The Life of Major General Sir Robert Laycock KCMG CB DSO
by Richard Mead
Major General Julian Thompson CB OBE
Robert Laycock joined The Royal Horse Guards (The Blues) in 1927, leading a typical lifestyle for the period: ceremonial duties, hunting, polo, the occasional exercises never too far from London, and a busy social life. By the early 1930s, Laycock was tiring of this round of activities, and having developed an interest in sailing, he determined to take an extended cruise on a sailing ship. Given six months leave (of which four would be unpaid and would not count towards his promotion), he set sail on a four-masted barque sailing from Finland to Portuguese East Africa. The experience gave him a taste of life before the mast and an understanding of the sea that was to prove useful later in his military career as a Commando. Although Laycock enjoyed many of the conventional pursuits of his military class, he was certainly different.
The war began with a staff job, but a combination of luck, good contacts (including David Niven), and talent, led him to an interview for a transfer to the newly-raised Commandos. Initially successful, Laycock then found his transfer blocked by the Military Secretary; his response, as a mere captain, was to seek an interview with the CIGS, Sir John Dill, who he had met some years earlier. Not surprising that Laycock acquired the name ‘Lucky’, but he was a master at seizing opportunities, and very tenacious. Within a matter of weeks, Laycock was a lieutenant colonel, commanding 8 Commando, and was later to become the youngest British or Commonwealth officer to be promoted to major general when, in late 1943, he took over from Mountbatten as Chief of Combined Operations, at the age of 36.
Richard Mead’s excellent biography Commando General tells Robert Laycock’s story from his time as a schoolboy at Eton through to his tenure as Governor of Malta in the late 1950s. The backdrop for most of his wartime service is the Commandos, a concept that Laycock did so much to support and develop. It was never easy, not least since this fledgling force, perhaps more so than any other military grouping raised during the Second World War, relied upon the co-operation and support of all three Services. The Commandos were frequently misused, most notably in Crete, and without some influential support from Mountbatten and others, and the determination of Laycock, they would not have survived the war, let alone the peace that followed. Laycock failed to save the Army Commandos, but is rightly credited with creating the foundations upon which the Royal Marine Commando thrived in the post-war period.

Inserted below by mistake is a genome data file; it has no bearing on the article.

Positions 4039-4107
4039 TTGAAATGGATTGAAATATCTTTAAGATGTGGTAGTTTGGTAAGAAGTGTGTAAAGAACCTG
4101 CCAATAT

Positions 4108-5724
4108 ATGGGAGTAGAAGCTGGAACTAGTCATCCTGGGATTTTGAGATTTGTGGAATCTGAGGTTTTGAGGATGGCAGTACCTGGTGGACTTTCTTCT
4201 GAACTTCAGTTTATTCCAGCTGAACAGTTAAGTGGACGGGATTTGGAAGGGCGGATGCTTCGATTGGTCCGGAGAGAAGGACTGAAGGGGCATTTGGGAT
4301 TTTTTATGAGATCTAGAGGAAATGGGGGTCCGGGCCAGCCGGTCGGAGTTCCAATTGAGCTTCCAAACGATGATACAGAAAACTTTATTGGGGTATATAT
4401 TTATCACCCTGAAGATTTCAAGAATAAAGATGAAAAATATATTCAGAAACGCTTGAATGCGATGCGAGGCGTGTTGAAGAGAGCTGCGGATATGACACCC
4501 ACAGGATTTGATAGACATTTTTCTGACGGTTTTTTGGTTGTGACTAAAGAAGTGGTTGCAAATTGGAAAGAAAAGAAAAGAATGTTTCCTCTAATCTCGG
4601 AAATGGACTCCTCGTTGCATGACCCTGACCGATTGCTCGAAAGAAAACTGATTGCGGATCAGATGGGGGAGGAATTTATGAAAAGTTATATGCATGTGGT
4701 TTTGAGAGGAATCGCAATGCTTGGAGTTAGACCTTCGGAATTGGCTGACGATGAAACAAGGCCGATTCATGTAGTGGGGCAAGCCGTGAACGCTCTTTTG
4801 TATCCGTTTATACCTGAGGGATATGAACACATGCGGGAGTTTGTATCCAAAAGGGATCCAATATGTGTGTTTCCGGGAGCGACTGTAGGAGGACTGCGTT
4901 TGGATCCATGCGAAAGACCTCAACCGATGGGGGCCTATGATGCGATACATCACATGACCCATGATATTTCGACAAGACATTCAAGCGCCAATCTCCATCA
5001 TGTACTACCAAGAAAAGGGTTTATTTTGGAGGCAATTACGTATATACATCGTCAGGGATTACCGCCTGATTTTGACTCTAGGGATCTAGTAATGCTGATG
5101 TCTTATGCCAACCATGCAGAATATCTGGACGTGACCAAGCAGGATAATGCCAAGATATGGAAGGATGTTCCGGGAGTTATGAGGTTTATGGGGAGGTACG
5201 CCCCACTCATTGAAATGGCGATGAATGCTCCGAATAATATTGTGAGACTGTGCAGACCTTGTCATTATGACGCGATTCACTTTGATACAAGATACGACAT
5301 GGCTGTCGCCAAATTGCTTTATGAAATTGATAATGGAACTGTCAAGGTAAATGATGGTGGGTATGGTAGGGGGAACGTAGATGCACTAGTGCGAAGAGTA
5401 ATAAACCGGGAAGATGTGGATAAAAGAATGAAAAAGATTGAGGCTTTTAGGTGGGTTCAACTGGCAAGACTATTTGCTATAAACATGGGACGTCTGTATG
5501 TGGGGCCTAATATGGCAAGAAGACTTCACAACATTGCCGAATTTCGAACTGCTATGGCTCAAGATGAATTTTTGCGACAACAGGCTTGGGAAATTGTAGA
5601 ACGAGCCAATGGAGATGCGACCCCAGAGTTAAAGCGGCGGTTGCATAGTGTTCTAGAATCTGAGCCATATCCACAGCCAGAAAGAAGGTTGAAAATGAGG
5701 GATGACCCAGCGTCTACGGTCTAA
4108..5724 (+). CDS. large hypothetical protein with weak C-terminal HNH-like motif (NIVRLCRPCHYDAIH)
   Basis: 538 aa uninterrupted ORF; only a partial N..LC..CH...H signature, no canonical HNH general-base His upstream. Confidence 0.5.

There were some colourful and a few surprising characters in the RM Commandos during the war, most notably Randolph Churchill, a useful ally for obvious reasons, and Evelyn Waugh, who was perhaps less so. Not popular with his fellow officers, Waugh was clearly something of a military liability who, to quote the author ‘was essentially a middle class intellectual, quite different in background from the landowning ‘smart set’ who formed much of 8 Commando’s officer group’. However, Waugh became Laycock’s friend, being retained by him in the Special Service Brigade perhaps from a sense of loyalty than for any other reason. It is not entirely incidental that Evelyn in due course transferred to The Blues and his son Auberon also served with them (but not the Royal Marines!) during his National Service in the 1950s.
This is a most readable book which, as Julian Thompson says in his Foreword ‘is a balanced and perceptive biography of a soldier whose work endures to this day’. It also highlights a ‘back story’ to the war (indeed, any war): that bureaucracy, committees, and all the tiresome detail, demands for special people to cut through the red tape and get things done. The fact that ‘Lucky’ Laycock was one of those types, using his charm, contacts, and ‘sheer bloody obstinacy’ to achieve the aim, makes not only for a good story, but has left a lasting legacy.
COMMANDO GENERAL. The Life of Major General Sir Robert Laycock KCMG CB DSO. Published by Pen & Sword, £25